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How checking the wrong box can ruin a real estate deal

Have you even been in a conversation with your partner or friend and your words don't come out quite right so you say, "you know what I mean." You can safely assume that your partner or friend knows what you are trying to say based on the "substance" of your conversation.

Unfortunately, the same principle does not apply to legal contracts. If you are a real estate agent or broker, it's extremely important that the offer/counteroffer/acceptance forms are filled out accurately and appropriately in order to avoid a potentially disastrous result.

Here is an example from a real case that could leave you scratching your head.

Court puts form over substance

On Nov. 2, a buyer made an offer to purchase a property for $41,600 cash, no contingencies, with a close of escrow in 30 days. On Nov. 6, the seller made a counteroffer for $44,000 by returning a form labeled "counteroffer."

The buyer, though his intention was to agree to the terms of the counteroffer, checked the wrong box. Instead of checking the box on the form that said "acceptance of counteroffer" he checked the box that said "counter-counteroffer" and wrote that the close of escrow would be Dec. 6, 30 days from the counteroffer.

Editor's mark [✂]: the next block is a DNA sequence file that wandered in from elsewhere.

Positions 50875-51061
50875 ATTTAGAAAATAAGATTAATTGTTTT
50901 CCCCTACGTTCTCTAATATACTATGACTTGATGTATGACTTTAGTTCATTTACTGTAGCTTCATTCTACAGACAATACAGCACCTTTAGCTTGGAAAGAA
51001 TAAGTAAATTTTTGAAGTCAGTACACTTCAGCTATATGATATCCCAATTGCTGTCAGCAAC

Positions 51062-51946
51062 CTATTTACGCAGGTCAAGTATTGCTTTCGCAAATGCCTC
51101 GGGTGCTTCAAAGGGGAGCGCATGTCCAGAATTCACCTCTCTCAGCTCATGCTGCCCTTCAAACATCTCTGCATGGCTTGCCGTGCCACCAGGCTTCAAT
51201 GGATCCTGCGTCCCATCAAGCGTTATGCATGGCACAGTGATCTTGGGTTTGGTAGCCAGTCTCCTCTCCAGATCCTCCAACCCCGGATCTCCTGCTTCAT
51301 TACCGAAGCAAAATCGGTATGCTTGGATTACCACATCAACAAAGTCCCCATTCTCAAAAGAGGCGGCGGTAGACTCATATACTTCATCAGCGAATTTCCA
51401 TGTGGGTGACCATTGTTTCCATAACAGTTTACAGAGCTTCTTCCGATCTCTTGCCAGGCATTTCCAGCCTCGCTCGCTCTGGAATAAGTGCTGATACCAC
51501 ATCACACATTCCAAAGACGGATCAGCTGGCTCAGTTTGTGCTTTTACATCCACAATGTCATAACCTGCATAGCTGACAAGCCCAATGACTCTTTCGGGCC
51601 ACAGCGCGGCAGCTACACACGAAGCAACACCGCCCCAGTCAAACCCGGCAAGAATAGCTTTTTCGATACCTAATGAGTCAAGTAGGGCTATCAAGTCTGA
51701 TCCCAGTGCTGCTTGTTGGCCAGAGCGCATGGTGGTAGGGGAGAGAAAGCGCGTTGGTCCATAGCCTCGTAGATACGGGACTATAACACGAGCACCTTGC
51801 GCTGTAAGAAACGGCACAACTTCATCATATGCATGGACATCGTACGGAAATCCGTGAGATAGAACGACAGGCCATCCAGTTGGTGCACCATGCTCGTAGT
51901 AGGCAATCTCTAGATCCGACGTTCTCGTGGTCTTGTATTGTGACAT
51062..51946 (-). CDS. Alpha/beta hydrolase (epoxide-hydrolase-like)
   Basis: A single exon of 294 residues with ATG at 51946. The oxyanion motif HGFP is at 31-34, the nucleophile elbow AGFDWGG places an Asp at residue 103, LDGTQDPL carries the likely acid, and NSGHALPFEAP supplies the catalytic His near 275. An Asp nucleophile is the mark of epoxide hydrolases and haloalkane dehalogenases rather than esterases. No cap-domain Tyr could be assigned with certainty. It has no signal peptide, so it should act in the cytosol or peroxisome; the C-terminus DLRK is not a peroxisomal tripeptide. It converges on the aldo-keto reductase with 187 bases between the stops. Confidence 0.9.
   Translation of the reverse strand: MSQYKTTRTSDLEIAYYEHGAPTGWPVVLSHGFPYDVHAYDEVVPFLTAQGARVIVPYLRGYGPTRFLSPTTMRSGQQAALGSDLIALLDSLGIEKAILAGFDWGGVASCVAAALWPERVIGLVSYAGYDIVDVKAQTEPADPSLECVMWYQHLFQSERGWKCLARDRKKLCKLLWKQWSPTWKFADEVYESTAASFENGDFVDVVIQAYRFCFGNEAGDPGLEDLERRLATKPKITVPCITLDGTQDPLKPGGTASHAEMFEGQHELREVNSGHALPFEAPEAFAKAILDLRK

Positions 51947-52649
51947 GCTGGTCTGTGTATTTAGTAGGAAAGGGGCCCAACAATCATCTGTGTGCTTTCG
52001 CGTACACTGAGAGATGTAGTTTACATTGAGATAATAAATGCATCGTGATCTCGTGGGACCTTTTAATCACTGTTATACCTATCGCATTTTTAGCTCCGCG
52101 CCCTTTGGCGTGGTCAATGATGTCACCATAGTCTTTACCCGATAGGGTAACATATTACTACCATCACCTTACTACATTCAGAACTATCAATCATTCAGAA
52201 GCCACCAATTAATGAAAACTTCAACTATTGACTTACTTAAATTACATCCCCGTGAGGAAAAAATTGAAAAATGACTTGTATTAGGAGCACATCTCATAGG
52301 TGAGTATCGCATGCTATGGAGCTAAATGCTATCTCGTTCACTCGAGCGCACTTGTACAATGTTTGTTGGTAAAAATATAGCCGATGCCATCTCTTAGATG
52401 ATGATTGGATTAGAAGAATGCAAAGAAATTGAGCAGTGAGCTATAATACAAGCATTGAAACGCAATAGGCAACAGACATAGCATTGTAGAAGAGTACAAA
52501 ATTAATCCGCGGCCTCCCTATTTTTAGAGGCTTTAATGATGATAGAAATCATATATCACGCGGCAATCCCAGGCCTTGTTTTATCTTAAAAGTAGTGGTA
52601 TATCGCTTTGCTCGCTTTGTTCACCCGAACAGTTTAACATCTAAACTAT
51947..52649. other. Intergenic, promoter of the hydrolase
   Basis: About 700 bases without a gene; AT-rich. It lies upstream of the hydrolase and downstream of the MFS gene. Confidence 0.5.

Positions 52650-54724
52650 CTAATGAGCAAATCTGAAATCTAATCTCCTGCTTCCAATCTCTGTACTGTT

The seller, who changed his mind about the sale, decided to use the buyer's mistake to his advantage and refused to sell. The buyer then sued for specific performance and lost. The buyer appealed and lost again.

The court of appeals held that the buyer's form said "counter-counteroffer," and rather than trying to guess what the buyer had meant to say, the court went strictly by the form. This gave the seller the opportunity to refuse the sale because no agreement had been formed without his acceptance.

The difficult thing to swallow in this case is that even though the buyer did not add anything to the agreement with his so-called counter-counteroffer, the court refused to consider it an acceptance.

Moral of the story

Make sure your forms say what you mean for them to say. That means carefully reading them and knowing what the verbiage means before using them. The court could give a form priority over the substance of the situation or even your true intentions.

If you have access to a lawyer, the best option is to have him or her look over the forms, especially if they are new to you. This will give you the greatest safeguard from a potentially devastating mistake.

Check out our video for more on this surprising case.

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